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Bladder cancer

The bladder is a hollow organ in the pelvis that stores urine before it leaves the body. It is made up of several layers: the lining, connective tissue, muscle, and a fatty outside layer. The most common type of bladder cancer affects the lining of the bladder and other parts of the urinary tract.

Bladder cancer is often described by how far the cancer has invaded into the layers of the bladder.

Non-invasive – Cancer is still in the inner layer of the cells, but has not grown into the deeper layers.

Invasive – Cancer has grown deeper, into the muscle layer. This type is more difficult to treat.

Common causes and risk factors

  • Smoking
  • Workplace exposure to certain industrial chemicals
  • Being a male 55 or older
  • Being Caucasian
  • Frequent bladder irritation and infections
  • Low fluid consumption

Symptoms

These symptoms may also be caused by other, less serious conditions, so it is important to talk to your doctor if you experience any of them:

  • Blood in urine
  • Changes in bladder habits such as discomfort or burning during urination, having to urinate more frequently than normal and feeling an urgency to urinate even when the bladder is empty

Diagnosis

Bladder cancer is usually diagnosed after a person sees their doctor because of troublesome symptoms. A doctor confirms the diagnosis through one or more of the following procedures:

  • Cystoscopy  - a slender tube with a lens or camera on one end, though which the urologist injects water to expand the bladder and allows the bladder lining to be seen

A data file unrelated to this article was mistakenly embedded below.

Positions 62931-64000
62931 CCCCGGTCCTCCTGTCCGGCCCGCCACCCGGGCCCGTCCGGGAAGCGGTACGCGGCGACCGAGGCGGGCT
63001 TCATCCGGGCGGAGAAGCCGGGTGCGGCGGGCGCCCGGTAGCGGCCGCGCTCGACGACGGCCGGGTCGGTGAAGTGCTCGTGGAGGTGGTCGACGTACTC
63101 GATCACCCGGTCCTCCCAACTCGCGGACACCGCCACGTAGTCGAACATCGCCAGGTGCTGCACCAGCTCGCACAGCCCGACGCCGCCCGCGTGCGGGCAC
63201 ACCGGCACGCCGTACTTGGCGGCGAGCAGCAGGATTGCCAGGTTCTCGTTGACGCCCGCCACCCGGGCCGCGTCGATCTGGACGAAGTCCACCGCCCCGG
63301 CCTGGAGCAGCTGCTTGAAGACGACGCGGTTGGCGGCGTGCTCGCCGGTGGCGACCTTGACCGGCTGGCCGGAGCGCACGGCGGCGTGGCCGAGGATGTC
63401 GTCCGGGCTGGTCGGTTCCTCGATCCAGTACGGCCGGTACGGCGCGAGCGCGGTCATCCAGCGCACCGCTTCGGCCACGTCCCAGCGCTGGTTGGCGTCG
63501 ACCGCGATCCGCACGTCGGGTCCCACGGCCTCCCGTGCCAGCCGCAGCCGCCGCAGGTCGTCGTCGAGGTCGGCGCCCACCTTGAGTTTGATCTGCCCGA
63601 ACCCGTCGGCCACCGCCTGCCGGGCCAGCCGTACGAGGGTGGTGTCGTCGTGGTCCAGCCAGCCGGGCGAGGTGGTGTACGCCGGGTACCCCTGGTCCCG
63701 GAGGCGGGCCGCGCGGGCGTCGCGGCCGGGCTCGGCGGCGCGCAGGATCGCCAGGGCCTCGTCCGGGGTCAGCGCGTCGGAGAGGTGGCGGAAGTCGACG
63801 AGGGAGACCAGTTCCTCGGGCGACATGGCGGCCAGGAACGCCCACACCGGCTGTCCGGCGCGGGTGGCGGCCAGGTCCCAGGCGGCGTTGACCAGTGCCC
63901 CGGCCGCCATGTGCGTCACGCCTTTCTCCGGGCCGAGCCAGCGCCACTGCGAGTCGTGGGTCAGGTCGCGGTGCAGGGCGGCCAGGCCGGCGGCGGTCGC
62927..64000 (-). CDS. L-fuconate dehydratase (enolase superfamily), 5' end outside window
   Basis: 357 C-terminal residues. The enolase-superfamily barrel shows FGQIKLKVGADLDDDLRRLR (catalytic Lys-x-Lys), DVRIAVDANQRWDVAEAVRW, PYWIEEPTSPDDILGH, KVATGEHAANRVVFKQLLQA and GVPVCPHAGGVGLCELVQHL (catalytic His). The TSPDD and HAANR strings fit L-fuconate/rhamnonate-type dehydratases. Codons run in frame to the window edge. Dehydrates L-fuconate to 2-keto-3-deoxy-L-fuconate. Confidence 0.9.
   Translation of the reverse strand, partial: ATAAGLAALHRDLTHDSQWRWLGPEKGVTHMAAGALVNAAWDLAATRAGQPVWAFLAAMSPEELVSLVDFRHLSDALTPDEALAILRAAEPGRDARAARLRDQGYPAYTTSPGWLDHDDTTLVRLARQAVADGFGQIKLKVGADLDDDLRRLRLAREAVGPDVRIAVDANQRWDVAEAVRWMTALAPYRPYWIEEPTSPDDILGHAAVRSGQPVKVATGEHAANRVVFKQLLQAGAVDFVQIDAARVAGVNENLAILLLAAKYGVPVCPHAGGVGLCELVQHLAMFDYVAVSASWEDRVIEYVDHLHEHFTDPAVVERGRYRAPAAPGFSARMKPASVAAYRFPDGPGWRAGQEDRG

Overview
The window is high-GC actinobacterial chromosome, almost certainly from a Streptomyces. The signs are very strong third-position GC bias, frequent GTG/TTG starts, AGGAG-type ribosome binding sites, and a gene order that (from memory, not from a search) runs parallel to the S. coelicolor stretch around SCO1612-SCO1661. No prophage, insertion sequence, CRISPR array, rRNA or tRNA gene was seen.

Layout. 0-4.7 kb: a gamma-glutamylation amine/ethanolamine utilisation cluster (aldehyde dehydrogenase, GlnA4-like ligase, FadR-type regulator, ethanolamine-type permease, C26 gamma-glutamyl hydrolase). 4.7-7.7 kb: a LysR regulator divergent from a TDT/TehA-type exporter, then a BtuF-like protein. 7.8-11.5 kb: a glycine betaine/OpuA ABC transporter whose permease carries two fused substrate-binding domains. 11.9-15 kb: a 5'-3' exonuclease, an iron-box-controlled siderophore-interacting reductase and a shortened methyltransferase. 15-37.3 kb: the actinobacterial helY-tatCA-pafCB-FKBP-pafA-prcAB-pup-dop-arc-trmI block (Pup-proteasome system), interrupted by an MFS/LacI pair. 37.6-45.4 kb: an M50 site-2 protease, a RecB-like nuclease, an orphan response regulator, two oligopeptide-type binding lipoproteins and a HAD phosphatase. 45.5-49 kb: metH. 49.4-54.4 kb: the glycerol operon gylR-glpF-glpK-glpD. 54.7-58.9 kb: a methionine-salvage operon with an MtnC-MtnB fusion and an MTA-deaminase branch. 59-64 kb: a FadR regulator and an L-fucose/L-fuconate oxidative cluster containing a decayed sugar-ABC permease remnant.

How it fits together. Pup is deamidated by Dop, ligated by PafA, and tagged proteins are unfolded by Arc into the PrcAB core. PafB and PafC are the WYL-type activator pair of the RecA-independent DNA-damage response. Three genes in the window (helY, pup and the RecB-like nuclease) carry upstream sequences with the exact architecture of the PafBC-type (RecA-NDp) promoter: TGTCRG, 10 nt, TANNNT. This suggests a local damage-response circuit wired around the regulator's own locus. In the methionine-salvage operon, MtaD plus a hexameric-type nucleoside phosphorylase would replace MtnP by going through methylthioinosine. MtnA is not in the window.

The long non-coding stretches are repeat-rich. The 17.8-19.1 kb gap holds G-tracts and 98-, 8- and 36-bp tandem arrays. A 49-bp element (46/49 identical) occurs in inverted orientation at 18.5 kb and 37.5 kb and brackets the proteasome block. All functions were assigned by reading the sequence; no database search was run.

• Biopsy
  • Lab tests
  • Image tests

Treatment      

Once bladder cancer is diagnosed and its stage or severity is determined, you and your doctor can decide on a treatment plan. The best treatment for you will depend on the stage and type of bladder cancer, as well as your general health, age and personal preferences.

  • Surgery may be required to remove abnormal tissues, part of the bladder or the entire bladder.
  • Intravesical therapy (non-invasive only) involves the doctor inserting the drug directly into the bladder through a catheter.
  • Chemotherapy uses medicines to destroy cancer cells. You may receive it by mouth or through your veins.
  • Radiation therapy uses high-dose X-rays to destroy cancerous cells.

Prevention

Although there is no guaranteed way to prevent bladder cancer, there are a few things you can do that may lower your risk.

  • Drink plenty of fluids
  • Do not smoke
  • Limit or avoid exposure to certain chemicals
  • Eat plenty of fruits and vegetables